To evaluate risk factors for poor functional outcome in 28-day survivors after an episode of severe sepsis.
Retrospective cohort study examining data from the Researching Severe Sepsis and Organ Dysfunction in Children: A Global Perspective trial (NCT00049764).
One hundred and four pediatric centers in 18 countries.
Children with severe sepsis who required both vasoactive-inotropic infusions and mechanical ventilation and who survived to 28 days (n = 384).
Poor functional outcome was defined as a Pediatric Overall Performance Category score greater than or equal to 3 and an increase from baseline when measured 28 days after trial enrollment. Median Pediatric Overall Performance Category at enrollment was 1 (interquartile range, 1–2). Median Pediatric Overall Performance Category at 28 days was 2 (interquartile range, 1–4). Thirty-four percent of survivors had decline in their functional status at 28 days, and 18% were determined to have a “poor” functional outcome. Hispanic ethnicity was associated with poor functional outcome compared to the white referent group (risk ratio = 1.9; 95% CI: 1.0–3.0). Clinical factors associated with increased risk of poor outcome included CNS and intra-abdominal infection sources compared to the lung infection referent category (risk ratio = 3.3; 95% CI: 1.4–5.6 and 2.4; 95% CI: 1.0–4.5, respectively); a history of recent trauma (risk ratio = 3.9; 95% CI: 1.4–5.4); receipt of cardiopulmonary resuscitation prior to enrollment (risk ratio = 5.1; 95% CI: 2.9–5.7); and baseline Pediatric Risk of Mortality III score of 20–29 (risk ratio = 2.8; 95% CI: 1.2–5.2) and Pediatric Risk of Mortality III greater than or equal to 30 (risk ratio = 4.5; 95% CI: 1.6–8.0) compared to the referent group with Pediatric Risk of Mortality III scores of 0–9.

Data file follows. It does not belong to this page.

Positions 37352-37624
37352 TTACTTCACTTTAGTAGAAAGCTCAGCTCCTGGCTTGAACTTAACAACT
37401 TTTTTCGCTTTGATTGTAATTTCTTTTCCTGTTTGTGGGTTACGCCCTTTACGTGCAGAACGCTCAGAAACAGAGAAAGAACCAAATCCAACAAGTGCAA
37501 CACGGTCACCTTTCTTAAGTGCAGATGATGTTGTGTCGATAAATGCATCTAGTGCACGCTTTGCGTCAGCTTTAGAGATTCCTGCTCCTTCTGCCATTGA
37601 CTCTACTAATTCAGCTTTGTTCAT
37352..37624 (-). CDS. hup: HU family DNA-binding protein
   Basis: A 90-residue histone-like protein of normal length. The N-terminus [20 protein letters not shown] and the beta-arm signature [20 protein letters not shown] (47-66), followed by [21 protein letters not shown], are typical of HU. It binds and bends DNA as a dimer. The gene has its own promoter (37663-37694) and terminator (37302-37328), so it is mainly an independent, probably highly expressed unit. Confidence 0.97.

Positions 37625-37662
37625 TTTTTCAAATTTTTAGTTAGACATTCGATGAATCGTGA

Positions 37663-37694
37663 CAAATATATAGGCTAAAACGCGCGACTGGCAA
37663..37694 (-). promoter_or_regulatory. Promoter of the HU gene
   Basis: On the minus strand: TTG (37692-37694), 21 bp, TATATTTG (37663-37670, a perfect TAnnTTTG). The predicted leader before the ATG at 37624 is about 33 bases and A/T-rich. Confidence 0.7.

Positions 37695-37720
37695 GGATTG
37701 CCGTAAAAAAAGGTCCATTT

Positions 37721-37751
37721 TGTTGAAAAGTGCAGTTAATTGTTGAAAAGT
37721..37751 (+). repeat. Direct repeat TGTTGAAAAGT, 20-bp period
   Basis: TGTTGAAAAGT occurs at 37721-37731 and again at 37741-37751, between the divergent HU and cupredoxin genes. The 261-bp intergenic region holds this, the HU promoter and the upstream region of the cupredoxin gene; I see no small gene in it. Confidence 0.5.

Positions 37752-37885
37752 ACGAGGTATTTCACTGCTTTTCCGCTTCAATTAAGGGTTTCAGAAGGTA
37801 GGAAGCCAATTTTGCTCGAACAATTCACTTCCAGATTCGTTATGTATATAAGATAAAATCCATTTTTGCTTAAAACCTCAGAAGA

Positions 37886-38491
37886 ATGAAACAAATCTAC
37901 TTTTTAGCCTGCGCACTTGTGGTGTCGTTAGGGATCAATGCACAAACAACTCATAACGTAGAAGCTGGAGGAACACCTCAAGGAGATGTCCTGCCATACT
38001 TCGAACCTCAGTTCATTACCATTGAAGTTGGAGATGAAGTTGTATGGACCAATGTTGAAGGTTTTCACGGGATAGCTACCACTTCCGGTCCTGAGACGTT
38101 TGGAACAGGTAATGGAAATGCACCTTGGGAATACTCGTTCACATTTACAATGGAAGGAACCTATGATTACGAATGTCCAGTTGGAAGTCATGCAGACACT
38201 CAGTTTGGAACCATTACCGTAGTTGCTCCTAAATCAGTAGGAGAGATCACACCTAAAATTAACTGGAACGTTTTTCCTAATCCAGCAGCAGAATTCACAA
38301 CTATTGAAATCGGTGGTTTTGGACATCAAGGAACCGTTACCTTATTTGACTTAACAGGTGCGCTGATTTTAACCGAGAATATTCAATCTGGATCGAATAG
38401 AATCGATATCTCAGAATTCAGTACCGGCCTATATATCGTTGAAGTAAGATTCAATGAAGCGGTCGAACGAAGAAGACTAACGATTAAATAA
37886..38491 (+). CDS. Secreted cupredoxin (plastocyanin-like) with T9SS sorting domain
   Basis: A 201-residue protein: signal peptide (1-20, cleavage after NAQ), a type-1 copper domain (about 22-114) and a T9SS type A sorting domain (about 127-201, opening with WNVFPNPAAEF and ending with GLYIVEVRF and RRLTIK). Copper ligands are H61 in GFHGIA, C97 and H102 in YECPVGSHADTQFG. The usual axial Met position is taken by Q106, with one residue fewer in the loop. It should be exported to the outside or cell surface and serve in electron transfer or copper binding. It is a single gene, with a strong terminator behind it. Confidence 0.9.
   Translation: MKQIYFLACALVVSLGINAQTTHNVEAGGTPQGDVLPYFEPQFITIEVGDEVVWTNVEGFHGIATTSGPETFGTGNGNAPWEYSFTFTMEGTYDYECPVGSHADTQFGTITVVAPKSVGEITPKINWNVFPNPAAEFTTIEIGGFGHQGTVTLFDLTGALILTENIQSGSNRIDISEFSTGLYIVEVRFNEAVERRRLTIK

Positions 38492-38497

In this sample of 28-day survivors of pediatric severe sepsis diminished functional status was common. This analysis provides evidence that particular patient characteristics and aspects of an individual’s clinical course are associated with poor functional outcome 28 days after onset of severe sepsis. These characteristics may provide opportunity for intervention in order to improve functional outcome in pediatric patients with severe sepsis. Decline in functional status 28 days after onset of severe sepsis is a frequent and potentially clinically meaningful event. Utilization of functional status as the primary outcome in future pediatric sepsis clinical trials should be considered.
1Division of Critical Care Medicine, Department of Pediatrics, Seattle Children’s Hospital, University of Washington, Seattle, WA.
2Department of Epidemiology, School of Public Health, University of Washington, Seattle, WA.
* See also p. 893.
Dr. Weiss provided expert testimony for various law firms, received grant support from the National Cancer Institute, and received royalties from Oxford University Press. Dr. Zimmerman has received funding from the NIH/Eunice Kennedy Striver NICHD Collaborative Pediatric Critical Care Research Network and served as a board member for the Society of Critical Care Medicine. Dr. Farris disclosed that he does not have any potential conflicts of interest.
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